Afghanistan veteran who killed neighbors ‘suffered from depression’

A former soldier who stabbed his two neighbors to death had depression but no other mental illness, two forensic psychiatrists have agreed.

Collin Reeves has admitted stabbing Steven and Jennifer Chapple at their home in Norton Fitzwarren, outside Taunton, Somerset, on November 21 last year, but has denied the murder.

The Afghanistan veteran, instead, admitted to involuntary manslaughter on the grounds of diminished responsibility.

Jurors were asked to decide whether Reeves’ depression, which was diagnosed as “moderate” by one psychiatrist and “mild” by another, amounted to an “abnormality of mental functioning” under the law.

On Friday, Reeves was found guilty of murder.

During the trial at Bristol Crown Court, the jury heard that Reeves and his wife Kayley had been involved in a dispute with the Chapples over parking since the previous May.

The Reeveses were also having problems in their marriage, and about 40 minutes before the murders, Mrs. Reeves had asked her husband for a trial separation.

The defendant later said that he had almost no recollection of the incident and that he did not have the “depth of feeling” about the Chapples that would explain why he killed them.

Tributes for Stephen and Jennifer Chapple at Norton Fitzwarren (Andrew Matthews/PA)

(PA file)

Forensic psychiatrist Dr. Lucy Bacon, who evaluated Reeves on behalf of the defense team, concluded that he was suffering from mild depression at the time of the attacks.

Dr. Bacon said that she had explored the possibility that he was suffering from post-traumatic stress disorder as a result of his tour of Afghanistan and concluded that he was not.

The defendant reported being anxious in crowds, but was not “hypervigilant,” a symptom of PTSD often seen in soldiers where they feel a constant sense of threat.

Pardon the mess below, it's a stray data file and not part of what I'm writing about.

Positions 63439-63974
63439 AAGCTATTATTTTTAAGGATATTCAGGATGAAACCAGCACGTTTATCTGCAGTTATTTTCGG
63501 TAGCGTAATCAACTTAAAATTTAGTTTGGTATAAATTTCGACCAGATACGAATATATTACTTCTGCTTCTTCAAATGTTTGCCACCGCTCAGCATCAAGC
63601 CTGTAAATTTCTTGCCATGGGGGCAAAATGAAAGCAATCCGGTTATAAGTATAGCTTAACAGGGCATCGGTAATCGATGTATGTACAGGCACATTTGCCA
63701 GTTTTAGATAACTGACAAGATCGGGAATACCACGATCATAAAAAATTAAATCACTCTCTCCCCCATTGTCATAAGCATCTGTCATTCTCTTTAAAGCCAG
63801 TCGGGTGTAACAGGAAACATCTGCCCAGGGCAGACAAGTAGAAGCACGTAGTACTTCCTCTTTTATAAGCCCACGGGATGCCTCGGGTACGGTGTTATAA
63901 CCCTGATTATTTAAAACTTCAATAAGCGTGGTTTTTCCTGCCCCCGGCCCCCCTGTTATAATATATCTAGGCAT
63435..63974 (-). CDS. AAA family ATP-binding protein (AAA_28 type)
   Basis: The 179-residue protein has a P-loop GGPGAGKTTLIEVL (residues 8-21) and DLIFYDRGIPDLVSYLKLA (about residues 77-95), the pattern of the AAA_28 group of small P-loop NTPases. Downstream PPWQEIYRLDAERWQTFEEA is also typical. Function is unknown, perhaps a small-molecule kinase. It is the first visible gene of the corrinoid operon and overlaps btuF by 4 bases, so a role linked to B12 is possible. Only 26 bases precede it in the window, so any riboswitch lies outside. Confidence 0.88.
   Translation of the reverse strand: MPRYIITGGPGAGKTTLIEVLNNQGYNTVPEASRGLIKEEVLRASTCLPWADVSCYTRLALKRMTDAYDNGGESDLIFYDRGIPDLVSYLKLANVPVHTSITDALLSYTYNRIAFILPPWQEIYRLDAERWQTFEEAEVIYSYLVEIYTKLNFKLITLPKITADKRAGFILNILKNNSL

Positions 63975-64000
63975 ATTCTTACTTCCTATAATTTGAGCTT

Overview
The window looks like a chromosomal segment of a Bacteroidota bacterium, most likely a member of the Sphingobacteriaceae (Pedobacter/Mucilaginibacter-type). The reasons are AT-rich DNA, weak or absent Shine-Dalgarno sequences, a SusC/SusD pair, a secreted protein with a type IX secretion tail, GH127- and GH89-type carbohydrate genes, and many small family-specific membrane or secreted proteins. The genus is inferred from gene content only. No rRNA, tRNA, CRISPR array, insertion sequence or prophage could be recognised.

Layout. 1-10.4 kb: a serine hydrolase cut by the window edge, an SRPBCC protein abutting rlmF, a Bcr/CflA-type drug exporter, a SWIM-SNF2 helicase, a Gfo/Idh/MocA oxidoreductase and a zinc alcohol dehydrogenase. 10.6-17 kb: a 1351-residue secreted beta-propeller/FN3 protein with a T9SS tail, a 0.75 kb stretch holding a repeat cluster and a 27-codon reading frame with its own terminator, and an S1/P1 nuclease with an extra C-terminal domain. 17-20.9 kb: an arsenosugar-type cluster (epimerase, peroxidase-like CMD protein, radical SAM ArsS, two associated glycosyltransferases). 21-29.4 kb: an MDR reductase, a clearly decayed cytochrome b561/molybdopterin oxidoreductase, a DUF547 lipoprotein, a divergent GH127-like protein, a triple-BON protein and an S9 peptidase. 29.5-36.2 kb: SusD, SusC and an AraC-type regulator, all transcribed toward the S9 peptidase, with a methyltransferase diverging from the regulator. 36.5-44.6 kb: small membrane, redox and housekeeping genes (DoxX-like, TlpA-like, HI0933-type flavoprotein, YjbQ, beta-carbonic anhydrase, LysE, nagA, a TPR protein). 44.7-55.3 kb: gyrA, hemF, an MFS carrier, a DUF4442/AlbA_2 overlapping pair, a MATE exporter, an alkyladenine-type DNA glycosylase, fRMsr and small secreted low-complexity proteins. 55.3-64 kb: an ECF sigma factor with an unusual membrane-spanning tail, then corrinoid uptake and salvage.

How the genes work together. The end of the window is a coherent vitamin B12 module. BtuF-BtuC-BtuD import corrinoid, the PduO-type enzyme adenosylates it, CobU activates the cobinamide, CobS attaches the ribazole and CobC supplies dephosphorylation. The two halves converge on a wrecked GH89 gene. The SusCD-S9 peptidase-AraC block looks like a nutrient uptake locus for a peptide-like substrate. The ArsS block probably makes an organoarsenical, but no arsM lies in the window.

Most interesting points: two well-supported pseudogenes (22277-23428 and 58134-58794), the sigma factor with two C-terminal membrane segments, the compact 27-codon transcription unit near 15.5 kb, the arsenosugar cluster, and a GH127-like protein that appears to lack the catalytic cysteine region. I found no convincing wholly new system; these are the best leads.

Nor did he suffer from nightmares or flashbacks.

Instead, Reeves told her that since leaving the military in December 2017, he had been depressed and tired and wanted to avoid people.

Reeves said that he had been thinking about killing himself, and also about packing his suitcase and disappearing to get away from his life.

A police tent on the scene at Dragon Rise in Norton Fitzwarren (Andrew Matthews/PA)

(PA file)

While at the station, Reeves gave his name as “Lance Corporal Collin Reeves” and gave his duty number, and seemed confused as to why he was there.

Dr. Bacon said that it appeared that the defendant had “regressed” in his training.

“He’s spent many years as a soldier and he’s back to that way of answering questions with his service number, that kind of thing,” he said.

“I think that was caused by the shock of killing the Chapples.”

Both Reeves’ wife and his mother, Lynn Reeves, described Reeves looking very different on the night of the attack, something Dr. Bacon attributed to extreme shock.

Reeves told Dr. Bacon that life before the stabbings “felt dark all the time”.

He told her that he had felt scared most of the time growing up due to episodes of domestic violence against him and his mother by his father, but had never sought help for his mental health.

Reeves said, “I’m a soldier and I need to toughen up, so I don’t discuss it,” said Dr. Bacon.

She diagnosed her depression as moderate because she was still able to function in some aspects of her life, like going to work or going for a run, and she was worried about providing for her family.

Dr. Bacon said that depression was an abnormality of mental function because it affects how someone sees the world and their own behavior.

But he said that, in his opinion, it did not meet the criteria for diminished responsibility in the law.

Dr. John Sandford of the prosecution said Reeves’ memory loss of the murders was consistent with “dissociative amnesia,” where an incident is so traumatic that the brain erases it.

“This has nothing to do with depression, it’s a reaction to a traumatic event, something that’s usually a reaction to something you’ve done rather than something done to you,” said Dr. Sandford.

The witness diagnosed Reeves with mild depression, adding that it was a normal response for someone who was unhappy in their job or marriage.

Dr. Sandford said Reeves’ behavior of shock, confusion and memory loss when he was arrested were a result of the murders, not pre-existing mental conditions that prompted his actions.

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